- Mar 16 2017 at 12:01 AM
The comments from Mr Ferris come ahead of a speech on Thursday to the Australian American Chamber of Commerce, where he will outline the six key challenges for the country to become a "top tier innovation nation".
They will form the backbone of the recommendations Innovation and Science Australia is preparing to deliver to the government by the end of the year to position Australia to be a global innovation leader by 2030.
"We're looking to 2030 and setting out what Australia can hope to be doing in a world leading sense," he said. "The one I'm most optimistic about is under the banner of digital health service delivery and medical documentation and history platforms, with these leading to better preventative procedures, analysis, big data access and all manner of new business applications.
"Big data will also fall under the heading of precision medicine, which stems from our capabilities in gene sequencing and pathology analysis. That is a huge area of activity and from our analysis Australia is already right up there and could be positioned at the front of the bus."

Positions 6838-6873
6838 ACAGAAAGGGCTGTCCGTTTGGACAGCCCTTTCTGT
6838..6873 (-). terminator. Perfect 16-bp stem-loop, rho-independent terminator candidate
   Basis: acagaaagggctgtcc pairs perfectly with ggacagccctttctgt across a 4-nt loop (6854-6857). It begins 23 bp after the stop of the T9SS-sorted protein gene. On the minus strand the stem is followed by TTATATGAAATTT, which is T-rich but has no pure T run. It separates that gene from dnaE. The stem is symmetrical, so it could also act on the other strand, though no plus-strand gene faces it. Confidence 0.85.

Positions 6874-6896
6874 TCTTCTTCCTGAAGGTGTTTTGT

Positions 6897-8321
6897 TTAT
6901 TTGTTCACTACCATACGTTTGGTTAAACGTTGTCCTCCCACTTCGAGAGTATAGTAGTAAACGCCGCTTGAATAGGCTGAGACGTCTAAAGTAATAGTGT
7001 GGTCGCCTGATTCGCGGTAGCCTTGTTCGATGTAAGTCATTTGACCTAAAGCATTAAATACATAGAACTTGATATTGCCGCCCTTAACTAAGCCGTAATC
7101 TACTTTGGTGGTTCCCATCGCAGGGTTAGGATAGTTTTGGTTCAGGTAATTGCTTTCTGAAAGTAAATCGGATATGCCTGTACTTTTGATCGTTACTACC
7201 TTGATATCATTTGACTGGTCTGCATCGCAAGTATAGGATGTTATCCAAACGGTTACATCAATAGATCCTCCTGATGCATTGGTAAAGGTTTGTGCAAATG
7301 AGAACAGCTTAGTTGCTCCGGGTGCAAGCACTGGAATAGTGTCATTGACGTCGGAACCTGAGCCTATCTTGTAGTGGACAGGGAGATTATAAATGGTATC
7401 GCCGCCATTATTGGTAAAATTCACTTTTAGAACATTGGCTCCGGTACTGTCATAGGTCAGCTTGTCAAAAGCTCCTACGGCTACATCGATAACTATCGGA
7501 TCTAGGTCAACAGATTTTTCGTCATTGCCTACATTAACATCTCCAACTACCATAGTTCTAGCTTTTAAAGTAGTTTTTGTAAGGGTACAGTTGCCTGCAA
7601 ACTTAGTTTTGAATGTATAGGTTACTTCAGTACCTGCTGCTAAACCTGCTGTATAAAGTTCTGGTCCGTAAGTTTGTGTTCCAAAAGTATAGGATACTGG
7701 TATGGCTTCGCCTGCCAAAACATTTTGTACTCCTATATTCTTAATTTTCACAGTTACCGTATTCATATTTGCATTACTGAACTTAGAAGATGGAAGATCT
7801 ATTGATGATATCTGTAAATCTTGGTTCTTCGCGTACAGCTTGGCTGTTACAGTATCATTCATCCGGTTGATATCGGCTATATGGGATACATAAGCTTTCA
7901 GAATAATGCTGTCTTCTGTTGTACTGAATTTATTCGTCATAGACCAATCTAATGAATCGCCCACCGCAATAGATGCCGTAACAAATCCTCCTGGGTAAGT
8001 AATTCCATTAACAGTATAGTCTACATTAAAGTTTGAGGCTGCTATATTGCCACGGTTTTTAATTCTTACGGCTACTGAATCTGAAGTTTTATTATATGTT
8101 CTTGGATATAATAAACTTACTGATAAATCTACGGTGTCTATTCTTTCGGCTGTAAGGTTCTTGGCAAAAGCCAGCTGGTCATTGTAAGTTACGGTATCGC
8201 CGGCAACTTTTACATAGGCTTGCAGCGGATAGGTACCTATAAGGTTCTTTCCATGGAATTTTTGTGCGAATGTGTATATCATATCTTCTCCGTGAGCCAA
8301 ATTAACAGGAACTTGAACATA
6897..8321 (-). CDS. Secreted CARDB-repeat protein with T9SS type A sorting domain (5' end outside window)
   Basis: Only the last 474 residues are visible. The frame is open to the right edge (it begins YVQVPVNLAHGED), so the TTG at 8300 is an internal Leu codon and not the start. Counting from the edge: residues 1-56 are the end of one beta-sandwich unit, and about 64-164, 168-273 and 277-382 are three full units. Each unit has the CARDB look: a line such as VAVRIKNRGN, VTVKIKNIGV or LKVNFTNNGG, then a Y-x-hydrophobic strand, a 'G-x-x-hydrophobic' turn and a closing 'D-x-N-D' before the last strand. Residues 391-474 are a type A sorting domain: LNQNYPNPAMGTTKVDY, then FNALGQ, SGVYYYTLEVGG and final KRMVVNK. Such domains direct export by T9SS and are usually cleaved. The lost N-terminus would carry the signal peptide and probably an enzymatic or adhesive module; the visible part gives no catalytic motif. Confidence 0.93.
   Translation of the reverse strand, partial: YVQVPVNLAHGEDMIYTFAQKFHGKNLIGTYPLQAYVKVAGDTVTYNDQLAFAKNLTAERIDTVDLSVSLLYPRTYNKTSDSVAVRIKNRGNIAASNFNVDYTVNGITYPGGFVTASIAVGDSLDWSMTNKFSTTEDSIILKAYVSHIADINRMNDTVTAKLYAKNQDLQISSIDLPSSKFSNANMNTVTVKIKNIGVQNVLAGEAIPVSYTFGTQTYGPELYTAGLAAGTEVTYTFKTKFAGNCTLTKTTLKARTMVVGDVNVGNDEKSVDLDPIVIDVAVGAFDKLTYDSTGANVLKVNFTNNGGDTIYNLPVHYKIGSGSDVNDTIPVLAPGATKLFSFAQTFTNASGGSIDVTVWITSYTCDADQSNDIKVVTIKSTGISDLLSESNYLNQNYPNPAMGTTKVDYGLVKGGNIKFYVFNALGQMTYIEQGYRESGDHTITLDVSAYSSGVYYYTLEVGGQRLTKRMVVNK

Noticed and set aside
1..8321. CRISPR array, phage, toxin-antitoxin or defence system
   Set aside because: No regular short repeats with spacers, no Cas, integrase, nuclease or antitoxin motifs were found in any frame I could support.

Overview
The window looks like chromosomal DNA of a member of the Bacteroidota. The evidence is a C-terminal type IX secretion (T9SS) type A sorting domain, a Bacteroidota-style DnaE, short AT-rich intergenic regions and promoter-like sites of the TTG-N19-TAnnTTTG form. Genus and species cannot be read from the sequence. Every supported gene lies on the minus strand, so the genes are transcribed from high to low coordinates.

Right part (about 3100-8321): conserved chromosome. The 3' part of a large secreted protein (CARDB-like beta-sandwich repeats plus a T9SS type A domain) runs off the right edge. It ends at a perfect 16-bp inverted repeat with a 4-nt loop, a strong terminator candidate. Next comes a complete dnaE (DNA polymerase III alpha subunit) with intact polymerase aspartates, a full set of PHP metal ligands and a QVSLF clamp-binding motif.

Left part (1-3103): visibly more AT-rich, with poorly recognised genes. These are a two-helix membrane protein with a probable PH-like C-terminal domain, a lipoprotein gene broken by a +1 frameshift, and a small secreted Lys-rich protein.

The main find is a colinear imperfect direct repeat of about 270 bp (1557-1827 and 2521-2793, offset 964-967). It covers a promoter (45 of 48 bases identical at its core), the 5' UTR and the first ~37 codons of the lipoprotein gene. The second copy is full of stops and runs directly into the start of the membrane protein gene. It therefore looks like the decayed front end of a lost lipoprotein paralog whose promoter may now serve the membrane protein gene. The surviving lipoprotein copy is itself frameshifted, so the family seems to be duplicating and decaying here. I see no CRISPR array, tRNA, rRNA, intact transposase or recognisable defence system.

Precision medicine aims to create targeted therapies for individuals based on unique factors such their genes, environment and lifestyle. One branch of precision medicine is pharmacogenomics, which examines how genes affect a person's response to particular drugs.
The country already has the Australian Genome Referencing Facility, with the Melbourne branch based at the Walter and Eliza Hall Institute, while Sydney has the Kinghorn Centre for Clinical Genomics at the Garvan Institute. In November 2015 the National Health and Medical Research Council made the second largest grant in its history of $25 million to the Australian Genomic Health Alliance, a national network of 47 partner organisations including research institutes, hospitals and universities.
Mr Ferris said the medical sector was already world-class when it came to knowledge creation and the $500 million Biomedical Translation Fund would lead to more commercial successes. He also said the Department of Health's My Health Record database would open up new opportunities for start-ups.
"My Health Record works on an opt-out basis and privacy issues have already been well covered and in that sense we're ahead of almost anyone in the world ... it can become a valuable resource for better service delivery, prognosis, diagnosis and the basis for a whole pile of new business applications, including precision medicine," he said.